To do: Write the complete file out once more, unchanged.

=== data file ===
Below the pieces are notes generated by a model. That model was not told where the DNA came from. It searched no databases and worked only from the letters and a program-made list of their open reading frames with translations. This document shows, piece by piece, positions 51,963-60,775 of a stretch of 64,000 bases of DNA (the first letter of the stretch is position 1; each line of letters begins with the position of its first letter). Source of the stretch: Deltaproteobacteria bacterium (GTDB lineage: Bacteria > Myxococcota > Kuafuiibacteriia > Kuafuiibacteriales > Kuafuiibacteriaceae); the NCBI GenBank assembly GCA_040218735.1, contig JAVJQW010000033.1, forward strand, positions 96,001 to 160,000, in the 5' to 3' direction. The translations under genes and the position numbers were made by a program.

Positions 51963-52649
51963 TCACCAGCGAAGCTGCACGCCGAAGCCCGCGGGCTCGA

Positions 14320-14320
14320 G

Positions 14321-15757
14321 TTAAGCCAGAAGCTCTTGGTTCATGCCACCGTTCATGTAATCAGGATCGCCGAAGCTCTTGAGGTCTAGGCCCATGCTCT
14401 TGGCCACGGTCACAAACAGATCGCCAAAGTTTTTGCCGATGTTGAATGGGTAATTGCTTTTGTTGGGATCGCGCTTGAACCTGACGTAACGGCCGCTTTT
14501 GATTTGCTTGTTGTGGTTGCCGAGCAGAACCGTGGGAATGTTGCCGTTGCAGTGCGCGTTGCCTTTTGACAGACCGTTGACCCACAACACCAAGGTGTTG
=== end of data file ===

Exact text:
Below the pieces are notes generated by a model. That model was not told where the DNA came from. It searched no databases and worked only from the letters and a program-made list of their open reading frames with translations. This document shows, piece by piece, positions 51,963-60,775 of a stretch of 64,000 bases of DNA (the first letter of the stretch is position 1; each line of letters begins with the position of its first letter). Source of the stretch: Deltaproteobacteria bacterium (GTDB lineage: Bacteria > Myxococcota > Kuafuiibacteriia > Kuafuiibacteriales > Kuafuiibacteriaceae); the NCBI GenBank assembly GCA_040218735.1, contig JAVJQW010000033.1, forward strand, positions 96,001 to 160,000, in the 5' to 3' direction. The translations under genes and the position numbers were made by a program.

Positions 51963-52649
51963 TCACCAGCGAAGCTGCACGCCGAAGCCCGCGGGCTCGA

Positions 14320-14320
14320 G

Positions 14321-15757
14321 TTAAGCCAGAAGCTCTTGGTTCATGCCACCGTTCATGTAATCAGGATCGCCGAAGCTCTTGAGGTCTAGGCCCATGCTCT
14401 TGGCCACGGTCACAAACAGATCGCCAAAGTTTTTGCCGATGTTGAATGGGTAATTGCTTTTGTTGGGATCGCGCTTGAACCTGACGTAACGGCCGCTTTT
14501 GATTTGCTTGTTGTGGTTGCCGAGCAGAACCGTGGGAATGTTGCCGTTGCAGTGCGCGTTGCCTTTTGACAGACCGTTGACCCACAACACCAAGGTGTTG